New York: At least 1 in 7 children – or 332 million globally – has lived under required or recommended nationwide stay-at-home policies for at least nine months since the start of the COVID-19 pandemic, putting their mental health and well-being at risk, UNICEF warned today.
While almost all children worldwide have lived under some form of intermittent lockdowns for the last year, the new analysis by UNICEF, which uses data from the Oxford COVID-19 Government Response Tracker, identifies some of the most enduring lockdown conditions worldwide.
According to the analysis, 139 million children globally have lived under required nationwide stay-at-home orders for at least nine months since COVID-19 was characterized as a pandemic on 11 March 2020 – meaning they are required to stay at home with few exceptions – including children living in countries such as Paraguay, Peru and Nigeria. The rest of the 332 million – or 193 million – have lived under recommended nationwide stay-at-home policies for the same amount of time.
“With nationwide lockdowns and pandemic-related movement restrictions, it has been a long year for all of us, but especially for children,” said UNICEF Executive Director Henrietta Fore. “When – day after day – you are away from your friends and distant loved ones, and perhaps even stuck at home with an abuser, the impact is significant. Many children are left feeling afraid, lonely, anxious, and concerned for their future. We must emerge from this pandemic with a better approach to child and adolescent mental health, and that starts by giving the issue the attention it deserves.”
As the pandemic enters its second year, the impact on children and young people’s mental health and psychosocial well-being is taking a toll. In Latin America and the Caribbean, a recent UNICEF U-Report poll of young people generated more than 8,000 responses and found that more than a quarter had experienced anxiety, and 15 per cent depression.
Even before the pandemic, children and young people carried the burden of mental health risks, with half of all mental disorders developing before age 15, and 75 per cent by early adulthood. The majority of the 800,000 people who die by suicide every year are young people, and self-harm is the third leading cause of death among 15–19-year-olds, with higher rates among adolescent girls. It is estimated that globally 1 in 4 children live with a parent who has a mental disorder.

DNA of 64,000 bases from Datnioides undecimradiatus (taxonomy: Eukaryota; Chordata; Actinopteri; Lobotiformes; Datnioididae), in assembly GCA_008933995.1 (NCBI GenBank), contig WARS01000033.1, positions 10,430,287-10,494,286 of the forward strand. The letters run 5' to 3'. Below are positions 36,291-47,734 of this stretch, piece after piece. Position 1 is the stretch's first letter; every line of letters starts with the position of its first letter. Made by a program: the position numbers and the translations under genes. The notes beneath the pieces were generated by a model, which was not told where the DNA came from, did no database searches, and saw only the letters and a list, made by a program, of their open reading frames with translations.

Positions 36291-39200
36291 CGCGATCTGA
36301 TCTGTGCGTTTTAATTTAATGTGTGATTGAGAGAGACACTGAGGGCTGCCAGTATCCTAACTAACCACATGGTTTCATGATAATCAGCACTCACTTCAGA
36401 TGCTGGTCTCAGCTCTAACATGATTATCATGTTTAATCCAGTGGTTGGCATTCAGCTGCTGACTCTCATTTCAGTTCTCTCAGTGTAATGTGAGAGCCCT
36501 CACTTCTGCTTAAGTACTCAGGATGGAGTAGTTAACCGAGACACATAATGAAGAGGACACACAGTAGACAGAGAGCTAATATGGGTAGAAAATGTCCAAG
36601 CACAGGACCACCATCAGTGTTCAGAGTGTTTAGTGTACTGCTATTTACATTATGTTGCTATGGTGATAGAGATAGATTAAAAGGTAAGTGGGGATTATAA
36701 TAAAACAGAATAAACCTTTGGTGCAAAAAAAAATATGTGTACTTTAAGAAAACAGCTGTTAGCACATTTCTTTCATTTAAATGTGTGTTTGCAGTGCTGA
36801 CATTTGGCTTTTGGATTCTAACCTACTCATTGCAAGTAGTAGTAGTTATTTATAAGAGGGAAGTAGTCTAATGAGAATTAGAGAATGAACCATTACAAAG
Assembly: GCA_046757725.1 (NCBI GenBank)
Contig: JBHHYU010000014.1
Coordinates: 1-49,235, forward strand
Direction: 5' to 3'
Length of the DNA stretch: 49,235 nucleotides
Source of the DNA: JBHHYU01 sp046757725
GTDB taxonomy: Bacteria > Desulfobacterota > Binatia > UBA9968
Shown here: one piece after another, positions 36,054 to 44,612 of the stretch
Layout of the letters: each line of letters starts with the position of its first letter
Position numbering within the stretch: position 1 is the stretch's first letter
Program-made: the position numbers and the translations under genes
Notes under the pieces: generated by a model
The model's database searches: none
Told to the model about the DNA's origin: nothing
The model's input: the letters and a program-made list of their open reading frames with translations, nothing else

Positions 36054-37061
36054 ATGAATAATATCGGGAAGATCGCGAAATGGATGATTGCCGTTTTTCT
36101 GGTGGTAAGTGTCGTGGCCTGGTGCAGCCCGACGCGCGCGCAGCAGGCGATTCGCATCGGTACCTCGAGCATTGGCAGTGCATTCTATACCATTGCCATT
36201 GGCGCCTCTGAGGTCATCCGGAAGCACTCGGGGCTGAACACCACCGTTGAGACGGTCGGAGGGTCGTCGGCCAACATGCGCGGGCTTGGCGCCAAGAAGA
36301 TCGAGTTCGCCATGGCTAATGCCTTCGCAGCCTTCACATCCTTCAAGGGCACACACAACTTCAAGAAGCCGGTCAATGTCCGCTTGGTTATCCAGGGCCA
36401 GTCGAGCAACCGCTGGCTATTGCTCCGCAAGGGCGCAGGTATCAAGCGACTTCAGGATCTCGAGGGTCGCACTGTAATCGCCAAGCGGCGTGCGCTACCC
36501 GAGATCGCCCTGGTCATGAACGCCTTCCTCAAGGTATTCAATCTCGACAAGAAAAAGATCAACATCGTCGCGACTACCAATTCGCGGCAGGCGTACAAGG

For children experiencing violence, neglect or abuse at home, lockdowns have left many stranded with abusers and without the support of teachers, extended families and communities. Children in vulnerable population groups – such as those living and working on the streets, children with disabilities, and children living in conflict settings – risk having their mental health needs overlooked entirely.
According to WHO, the COVID-19 pandemic has disrupted or halted critical mental health services in 93 per cent of countries worldwide, while the demand for mental health support is increasing. A study from 194 cities in China found that 16 per cent of respondents reported moderate to severe depressive symptoms during the pandemic, and 28 per cent moderate to severe anxiety symptoms.
In response, UNICEF is supporting governments and partner organizations to prioritize and adapt services for children. For example, in Kazakhstan, UNICEF launched a platform for individual online counselling services for children, alongside distance training in schools for mental health specialists. In China, UNICEF and social media company Kuaishou launched an online challenge to help reduce anxiety in children.
Later this year, UNICEF will dedicate its biennial flagship report, State of the World’s Children, to child and adolescent mental health, in an effort to increase awareness of the global challenge and provide solutions, and to encourage governments to place heightened focus on the issue.
“If we did not fully appreciate the urgency prior to the COVID-19 pandemic – surely we do now,” added Fore. “Countries must dramatically invest in expanded mental health services and support for young people and their caregivers in communities and schools. We also need scaled-up parenting programmes to ensure that children from vulnerable families get the support and protection they need at home.”